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Administrators Discuss New Activity Fee

By Kevin R. Lang


Last week, MIT announced a new $200 fee as part of the regular yearly tuition increase. While students will now be specifically contributing toward their own activities, they will also be footing the bill for the annual operating expenses of the Zesiger Sports and Fitness Center.

In an MIT News Office press release, Chancellor Phillip L. Clay PhD ’75 said, “The fee is expected to generate almost $2 million,” of which more than $1 million will go towards the new athletics center.

President Charles M. Vest said that although the construction of the Zesiger Center was financed primarily by donations, the center will have significant staffing and operating costs that must be paid through MIT’s operating budget. These costs include maintenance, purchase and replacement of athletics equipment, and staffing, including lifeguards for the new swimming pool.

“Some level of support through tuition and fees for students and other users is necessary,” Vest said.

Dean for Undergraduate Education Robert P. Redwine said that using money from the new fee for something like the Zesiger Center is not unusual. “I don’t think it’s at all unheard of,” Redwine said. “These sorts of things have been built into the total of tuition anyway.”

Redwine did not know if MIT would introduce similar fees to supplement the operating expenses of other facilities in the future, but he said, “You don’t want to have a bunch of optional fees. ... It’s just confusing for everybody.”

Clay could not be reached for comment.

Graduate Student Council President Dilan A. Seneviratne wondered why MIT needed to specifically allocate the fee. “Why did they choose to specify now that there’s a special allocation for student activities?” he asked. “What was the allocation before?”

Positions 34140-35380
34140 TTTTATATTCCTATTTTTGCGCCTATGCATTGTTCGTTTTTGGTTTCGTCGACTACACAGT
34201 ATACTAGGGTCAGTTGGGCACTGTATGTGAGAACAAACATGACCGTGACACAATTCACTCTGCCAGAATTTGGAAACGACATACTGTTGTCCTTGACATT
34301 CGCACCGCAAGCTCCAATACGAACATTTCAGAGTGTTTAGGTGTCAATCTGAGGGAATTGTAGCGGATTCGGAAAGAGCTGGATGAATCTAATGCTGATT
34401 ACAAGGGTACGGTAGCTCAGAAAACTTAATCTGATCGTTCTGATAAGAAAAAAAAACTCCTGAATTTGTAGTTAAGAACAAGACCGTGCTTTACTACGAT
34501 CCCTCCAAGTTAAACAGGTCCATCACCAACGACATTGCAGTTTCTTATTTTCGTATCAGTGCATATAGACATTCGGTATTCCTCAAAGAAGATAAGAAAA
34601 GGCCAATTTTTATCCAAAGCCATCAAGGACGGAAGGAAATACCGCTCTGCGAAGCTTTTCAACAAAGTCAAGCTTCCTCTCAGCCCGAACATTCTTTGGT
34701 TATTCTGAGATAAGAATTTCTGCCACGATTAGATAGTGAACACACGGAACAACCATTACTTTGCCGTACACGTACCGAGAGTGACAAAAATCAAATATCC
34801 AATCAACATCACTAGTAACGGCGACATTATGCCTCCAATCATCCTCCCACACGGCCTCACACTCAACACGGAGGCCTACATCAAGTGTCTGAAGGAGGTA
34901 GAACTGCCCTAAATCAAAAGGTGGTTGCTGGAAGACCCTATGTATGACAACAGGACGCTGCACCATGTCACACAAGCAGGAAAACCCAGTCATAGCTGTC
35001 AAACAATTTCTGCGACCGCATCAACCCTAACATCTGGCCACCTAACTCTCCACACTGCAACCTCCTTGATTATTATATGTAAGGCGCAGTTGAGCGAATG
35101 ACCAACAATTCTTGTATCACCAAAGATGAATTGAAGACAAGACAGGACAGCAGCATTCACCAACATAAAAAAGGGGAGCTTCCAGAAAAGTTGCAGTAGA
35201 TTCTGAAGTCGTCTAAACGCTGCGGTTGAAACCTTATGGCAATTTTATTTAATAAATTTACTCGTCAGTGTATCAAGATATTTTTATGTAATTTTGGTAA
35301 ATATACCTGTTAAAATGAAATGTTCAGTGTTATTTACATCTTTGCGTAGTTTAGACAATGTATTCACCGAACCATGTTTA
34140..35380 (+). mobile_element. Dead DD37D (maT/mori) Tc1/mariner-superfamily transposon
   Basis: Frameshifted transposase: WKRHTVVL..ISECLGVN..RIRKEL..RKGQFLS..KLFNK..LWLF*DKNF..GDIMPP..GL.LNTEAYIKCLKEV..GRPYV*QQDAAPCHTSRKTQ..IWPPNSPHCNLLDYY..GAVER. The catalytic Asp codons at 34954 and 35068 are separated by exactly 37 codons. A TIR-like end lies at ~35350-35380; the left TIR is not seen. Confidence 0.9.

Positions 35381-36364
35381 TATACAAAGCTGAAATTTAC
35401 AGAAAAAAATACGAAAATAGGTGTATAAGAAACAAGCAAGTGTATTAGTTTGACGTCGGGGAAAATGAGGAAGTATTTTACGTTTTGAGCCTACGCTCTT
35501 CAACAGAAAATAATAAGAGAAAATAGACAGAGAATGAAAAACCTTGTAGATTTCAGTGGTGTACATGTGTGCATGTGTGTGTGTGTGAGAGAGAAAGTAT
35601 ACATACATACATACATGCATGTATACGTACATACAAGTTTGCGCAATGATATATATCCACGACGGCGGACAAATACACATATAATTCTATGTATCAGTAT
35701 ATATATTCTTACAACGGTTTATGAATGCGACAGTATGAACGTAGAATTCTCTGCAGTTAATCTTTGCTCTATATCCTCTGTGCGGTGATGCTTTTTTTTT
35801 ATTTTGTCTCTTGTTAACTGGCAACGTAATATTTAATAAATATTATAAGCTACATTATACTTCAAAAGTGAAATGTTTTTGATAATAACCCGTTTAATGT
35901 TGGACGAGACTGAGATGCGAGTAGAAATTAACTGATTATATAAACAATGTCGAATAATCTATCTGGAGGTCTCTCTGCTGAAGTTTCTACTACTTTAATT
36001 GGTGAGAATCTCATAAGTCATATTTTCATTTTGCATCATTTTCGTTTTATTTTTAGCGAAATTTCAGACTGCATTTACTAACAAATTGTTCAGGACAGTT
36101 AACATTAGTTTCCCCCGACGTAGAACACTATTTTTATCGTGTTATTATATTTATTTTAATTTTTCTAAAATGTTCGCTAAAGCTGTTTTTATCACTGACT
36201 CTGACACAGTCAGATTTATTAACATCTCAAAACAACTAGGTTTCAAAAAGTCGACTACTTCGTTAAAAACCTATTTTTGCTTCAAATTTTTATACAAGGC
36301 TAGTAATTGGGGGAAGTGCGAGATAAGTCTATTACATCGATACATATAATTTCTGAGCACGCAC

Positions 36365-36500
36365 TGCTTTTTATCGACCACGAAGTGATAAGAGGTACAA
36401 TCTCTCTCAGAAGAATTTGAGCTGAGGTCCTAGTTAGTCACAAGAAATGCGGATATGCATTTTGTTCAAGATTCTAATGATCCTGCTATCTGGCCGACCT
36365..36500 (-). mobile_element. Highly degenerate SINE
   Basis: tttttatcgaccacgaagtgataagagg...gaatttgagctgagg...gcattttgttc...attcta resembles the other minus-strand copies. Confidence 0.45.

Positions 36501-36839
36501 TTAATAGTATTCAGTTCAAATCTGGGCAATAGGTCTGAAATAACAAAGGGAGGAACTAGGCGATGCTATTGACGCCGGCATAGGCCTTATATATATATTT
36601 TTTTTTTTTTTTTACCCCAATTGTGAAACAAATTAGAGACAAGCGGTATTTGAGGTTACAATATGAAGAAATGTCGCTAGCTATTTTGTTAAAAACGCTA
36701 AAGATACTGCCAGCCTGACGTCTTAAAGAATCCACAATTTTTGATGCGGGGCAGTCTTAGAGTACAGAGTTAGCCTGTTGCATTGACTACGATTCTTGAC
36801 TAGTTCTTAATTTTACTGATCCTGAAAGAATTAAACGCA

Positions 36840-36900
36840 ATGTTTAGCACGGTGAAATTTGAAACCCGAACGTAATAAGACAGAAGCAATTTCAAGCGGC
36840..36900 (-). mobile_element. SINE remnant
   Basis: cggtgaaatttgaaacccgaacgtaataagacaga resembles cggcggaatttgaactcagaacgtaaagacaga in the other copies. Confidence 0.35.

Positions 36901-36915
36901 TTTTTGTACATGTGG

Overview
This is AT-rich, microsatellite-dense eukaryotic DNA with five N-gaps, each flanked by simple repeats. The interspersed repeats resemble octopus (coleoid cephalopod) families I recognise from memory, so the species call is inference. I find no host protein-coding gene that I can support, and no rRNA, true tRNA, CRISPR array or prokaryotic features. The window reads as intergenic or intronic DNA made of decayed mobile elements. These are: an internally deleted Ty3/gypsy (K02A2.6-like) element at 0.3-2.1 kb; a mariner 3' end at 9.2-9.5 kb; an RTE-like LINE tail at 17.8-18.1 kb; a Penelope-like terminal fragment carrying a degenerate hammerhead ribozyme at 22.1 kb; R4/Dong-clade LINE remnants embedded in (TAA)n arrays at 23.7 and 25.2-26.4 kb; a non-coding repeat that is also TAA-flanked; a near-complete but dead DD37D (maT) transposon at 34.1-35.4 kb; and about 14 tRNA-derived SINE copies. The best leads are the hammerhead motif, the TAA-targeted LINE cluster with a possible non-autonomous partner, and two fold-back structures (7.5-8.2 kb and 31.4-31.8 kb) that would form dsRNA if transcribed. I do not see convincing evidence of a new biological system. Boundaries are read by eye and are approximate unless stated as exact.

Seneviratne said that if MIT did this simply to exercise budgetary restraint and ensure the money would be used for student life, “there’s no reason they needed to brand it differently.”

“I don’t think it was necessary for them to split it up,” Seneviratne said. “I don’t think student money should be used for maintenance of a community building.”

Admins tout student life funding

MIT refers to the “$200 fee” in a recent News Office press release, but Dean for Student Life Larry G. Benedict said that the $200 should not be considered a fee. “It’s not a fee -- I think that’s one of the misnomers that’s causing a lot of flap on campus,” he said. Benedict said that this is actually part of tuition, but that it is specifically set aside for student life funding.

“It’s a very positive step by the president and the senior executives of the Institute to underscore the importance of student life on campus,” Benedict said.

Administrators have been quick to point out that the fee specifically allocates money for activities and for the Zesiger Center, whereas regular tuition is not specifically designated for anything.

“The fee is a way of firmly segregating substantial funds for enhancing student life,” said President Charles M. Vest. “Treating the $200 as a required fee rather than part of tuition results in an additional $600,000 being available for undergraduate and graduate student activities.”

Activities funds to roughly double